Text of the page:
Will they never learn? Another start-up hoping to compete with mighty Intel has crashed, sending some 200 engineers to the unemployment line and squandering about $74 million from disgruntled investors. Montalvo Systems, originally named MemoryLogix, is now just another smoking crater in Silicon Valley.
Montalvo was developing an x86-compatible microprocessor to compete with Intel’s low-power notebook processors. But Montalvo’s multicore design never reached market. The initial simulations didn’t meet expectations, and the engineers labored overtime to fix the problems. Meanwhile, the company’s cash kept dwindling. Last-ditch attempts to raise more funding failed. Eventually, the owners had little choice but to fold.
Sun Microsystems has purchased Montalvo’s assets for the relative pittance of a few million dollars. Those assets are almost entirely patents—some issued, most pending. It appears that Sun has little interest in hiring Montalvo’s engineers or in continuing their project. More than six years of Montalvo’s development work will most likely be abandoned.
I’m not happy to say I’m not surprised. Competing with Intel in the x86 arena is almost suicidal. Even a big company like AMD can barely hang on, and VIA Technologies is struggling, too. Start-ups have become a long shot.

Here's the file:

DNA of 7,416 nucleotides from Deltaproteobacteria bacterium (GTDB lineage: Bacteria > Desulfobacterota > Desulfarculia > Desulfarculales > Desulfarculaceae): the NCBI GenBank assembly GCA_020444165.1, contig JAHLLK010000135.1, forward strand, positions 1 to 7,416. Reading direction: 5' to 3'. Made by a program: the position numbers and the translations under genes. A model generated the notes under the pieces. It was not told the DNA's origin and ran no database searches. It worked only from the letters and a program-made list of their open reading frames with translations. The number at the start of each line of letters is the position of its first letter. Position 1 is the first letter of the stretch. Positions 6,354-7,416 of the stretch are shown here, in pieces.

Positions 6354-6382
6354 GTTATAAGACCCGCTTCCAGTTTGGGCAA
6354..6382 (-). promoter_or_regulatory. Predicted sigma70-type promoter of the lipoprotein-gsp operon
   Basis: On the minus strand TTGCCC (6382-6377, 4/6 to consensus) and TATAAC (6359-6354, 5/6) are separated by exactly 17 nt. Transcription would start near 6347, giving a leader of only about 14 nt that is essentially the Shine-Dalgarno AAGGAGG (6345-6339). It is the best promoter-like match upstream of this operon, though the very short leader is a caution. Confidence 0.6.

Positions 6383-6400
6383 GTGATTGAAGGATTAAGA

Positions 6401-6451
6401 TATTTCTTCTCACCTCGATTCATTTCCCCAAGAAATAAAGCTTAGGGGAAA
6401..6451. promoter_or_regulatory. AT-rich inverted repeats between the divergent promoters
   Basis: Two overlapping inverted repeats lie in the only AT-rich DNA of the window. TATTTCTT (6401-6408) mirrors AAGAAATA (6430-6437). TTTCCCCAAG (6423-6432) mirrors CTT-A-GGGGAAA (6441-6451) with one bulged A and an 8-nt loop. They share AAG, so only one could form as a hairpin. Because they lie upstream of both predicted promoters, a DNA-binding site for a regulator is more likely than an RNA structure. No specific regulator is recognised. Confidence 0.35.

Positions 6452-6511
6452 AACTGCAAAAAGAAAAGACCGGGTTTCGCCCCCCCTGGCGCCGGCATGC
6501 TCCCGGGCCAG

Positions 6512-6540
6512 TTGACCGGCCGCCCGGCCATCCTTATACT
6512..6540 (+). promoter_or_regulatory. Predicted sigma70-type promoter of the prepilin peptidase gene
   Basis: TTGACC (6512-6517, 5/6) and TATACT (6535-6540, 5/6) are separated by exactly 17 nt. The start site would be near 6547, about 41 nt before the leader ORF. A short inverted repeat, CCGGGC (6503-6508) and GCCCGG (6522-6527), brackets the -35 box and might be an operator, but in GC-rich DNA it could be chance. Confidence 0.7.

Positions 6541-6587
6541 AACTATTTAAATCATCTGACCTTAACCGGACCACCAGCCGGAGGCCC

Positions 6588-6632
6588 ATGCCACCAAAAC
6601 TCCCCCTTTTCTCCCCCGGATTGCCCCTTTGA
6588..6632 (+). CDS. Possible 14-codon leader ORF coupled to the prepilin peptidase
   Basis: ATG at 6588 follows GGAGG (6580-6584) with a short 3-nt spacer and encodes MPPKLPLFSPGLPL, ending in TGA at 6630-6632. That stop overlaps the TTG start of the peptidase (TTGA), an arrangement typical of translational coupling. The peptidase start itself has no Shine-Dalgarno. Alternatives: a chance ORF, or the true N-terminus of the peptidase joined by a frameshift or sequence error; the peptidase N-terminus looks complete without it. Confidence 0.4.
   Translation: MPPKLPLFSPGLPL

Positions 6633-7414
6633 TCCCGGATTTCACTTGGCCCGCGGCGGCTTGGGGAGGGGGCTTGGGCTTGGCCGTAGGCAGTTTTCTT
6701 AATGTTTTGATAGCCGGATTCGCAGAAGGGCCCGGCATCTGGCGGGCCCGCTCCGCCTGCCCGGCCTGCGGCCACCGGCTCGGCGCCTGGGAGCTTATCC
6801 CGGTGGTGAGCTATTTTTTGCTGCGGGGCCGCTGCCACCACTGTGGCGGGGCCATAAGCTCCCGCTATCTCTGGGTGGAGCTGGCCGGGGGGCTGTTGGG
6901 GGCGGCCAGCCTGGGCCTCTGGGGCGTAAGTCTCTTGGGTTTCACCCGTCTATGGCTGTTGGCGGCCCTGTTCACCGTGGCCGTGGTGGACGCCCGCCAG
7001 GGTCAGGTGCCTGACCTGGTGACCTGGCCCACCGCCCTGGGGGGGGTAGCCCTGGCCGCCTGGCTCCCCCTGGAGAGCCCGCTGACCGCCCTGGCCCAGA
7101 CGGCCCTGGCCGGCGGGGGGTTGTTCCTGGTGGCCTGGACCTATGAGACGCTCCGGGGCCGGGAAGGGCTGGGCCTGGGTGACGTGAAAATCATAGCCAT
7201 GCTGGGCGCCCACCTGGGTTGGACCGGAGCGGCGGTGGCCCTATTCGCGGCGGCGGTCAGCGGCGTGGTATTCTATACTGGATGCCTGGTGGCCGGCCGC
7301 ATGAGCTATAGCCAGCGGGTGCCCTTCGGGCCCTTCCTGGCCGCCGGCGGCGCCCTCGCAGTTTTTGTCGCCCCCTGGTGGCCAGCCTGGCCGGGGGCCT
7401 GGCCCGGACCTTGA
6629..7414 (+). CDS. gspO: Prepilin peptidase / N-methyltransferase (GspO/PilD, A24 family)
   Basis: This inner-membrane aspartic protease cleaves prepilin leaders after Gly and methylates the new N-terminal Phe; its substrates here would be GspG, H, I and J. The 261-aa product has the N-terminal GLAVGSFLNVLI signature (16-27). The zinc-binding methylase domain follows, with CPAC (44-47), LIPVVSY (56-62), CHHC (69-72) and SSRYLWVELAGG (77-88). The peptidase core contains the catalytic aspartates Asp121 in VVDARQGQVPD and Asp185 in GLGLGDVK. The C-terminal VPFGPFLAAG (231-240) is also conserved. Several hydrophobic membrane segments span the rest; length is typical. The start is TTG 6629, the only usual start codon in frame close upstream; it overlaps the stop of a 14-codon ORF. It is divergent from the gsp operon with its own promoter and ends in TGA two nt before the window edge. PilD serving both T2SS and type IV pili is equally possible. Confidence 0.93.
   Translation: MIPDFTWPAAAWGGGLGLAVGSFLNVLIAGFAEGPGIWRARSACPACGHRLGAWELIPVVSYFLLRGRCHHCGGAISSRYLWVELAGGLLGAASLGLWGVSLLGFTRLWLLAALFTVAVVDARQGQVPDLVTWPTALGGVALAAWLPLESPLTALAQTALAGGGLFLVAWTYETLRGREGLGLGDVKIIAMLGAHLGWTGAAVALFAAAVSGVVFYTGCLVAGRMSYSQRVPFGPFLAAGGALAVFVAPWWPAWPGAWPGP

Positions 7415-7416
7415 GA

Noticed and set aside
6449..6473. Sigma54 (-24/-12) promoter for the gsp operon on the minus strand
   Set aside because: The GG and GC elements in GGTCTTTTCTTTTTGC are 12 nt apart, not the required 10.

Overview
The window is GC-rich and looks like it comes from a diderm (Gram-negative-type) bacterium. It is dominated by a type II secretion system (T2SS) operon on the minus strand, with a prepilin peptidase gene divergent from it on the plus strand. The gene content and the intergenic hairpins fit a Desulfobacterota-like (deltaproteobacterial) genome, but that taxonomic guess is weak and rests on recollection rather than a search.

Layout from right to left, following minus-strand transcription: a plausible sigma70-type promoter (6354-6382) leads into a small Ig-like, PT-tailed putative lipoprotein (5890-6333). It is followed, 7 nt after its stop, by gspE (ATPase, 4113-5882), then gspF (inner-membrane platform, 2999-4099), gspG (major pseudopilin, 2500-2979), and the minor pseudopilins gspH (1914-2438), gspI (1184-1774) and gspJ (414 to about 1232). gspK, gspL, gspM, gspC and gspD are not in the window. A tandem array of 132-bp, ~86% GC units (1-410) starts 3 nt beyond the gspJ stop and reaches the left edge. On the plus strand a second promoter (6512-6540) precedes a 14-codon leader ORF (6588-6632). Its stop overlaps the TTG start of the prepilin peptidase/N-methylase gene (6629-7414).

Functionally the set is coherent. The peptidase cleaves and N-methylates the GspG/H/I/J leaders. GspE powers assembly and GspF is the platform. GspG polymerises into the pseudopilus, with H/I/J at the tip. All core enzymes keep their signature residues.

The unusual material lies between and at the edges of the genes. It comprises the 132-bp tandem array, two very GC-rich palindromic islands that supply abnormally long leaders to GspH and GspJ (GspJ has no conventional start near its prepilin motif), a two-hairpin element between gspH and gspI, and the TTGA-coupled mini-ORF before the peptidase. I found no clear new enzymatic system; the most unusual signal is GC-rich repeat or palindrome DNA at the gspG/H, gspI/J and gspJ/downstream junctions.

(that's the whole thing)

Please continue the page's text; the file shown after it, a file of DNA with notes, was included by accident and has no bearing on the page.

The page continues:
Remember how Transmeta got steamrollered? Although Transmeta’s x86-compatible Crusoe and Efficeon processors were innovative, they failed to capture much market share from Intel. Transmeta survives, but only because of a cash settlement from Intel in a patent dispute. Crusoe and Efficeon are gone. Transmeta’s sole cash business is licensing some power-saving technology the company developed.
I think the sorry fates of Transmeta and Montalvo will discourage any future start-ups from designing x86 processors to compete directly with Intel. Not everyone agrees. My former colleague at Microprocessor Report, Peter Glaskowsky, thinks new competition is still feasible. (Peter was a key person at Montalvo. One of the company’s founders was Peter Song, another former MPR analyst.) However, my conclusion is that investors will no longer risk the big money needed to challenge Intel on its home turf. AMD may win a match now and then, but in the long run, Intel rules the x86.
Tom Halfhill was formerly a senior editor for Byte magazine and is now an analyst for Microprocessor Report .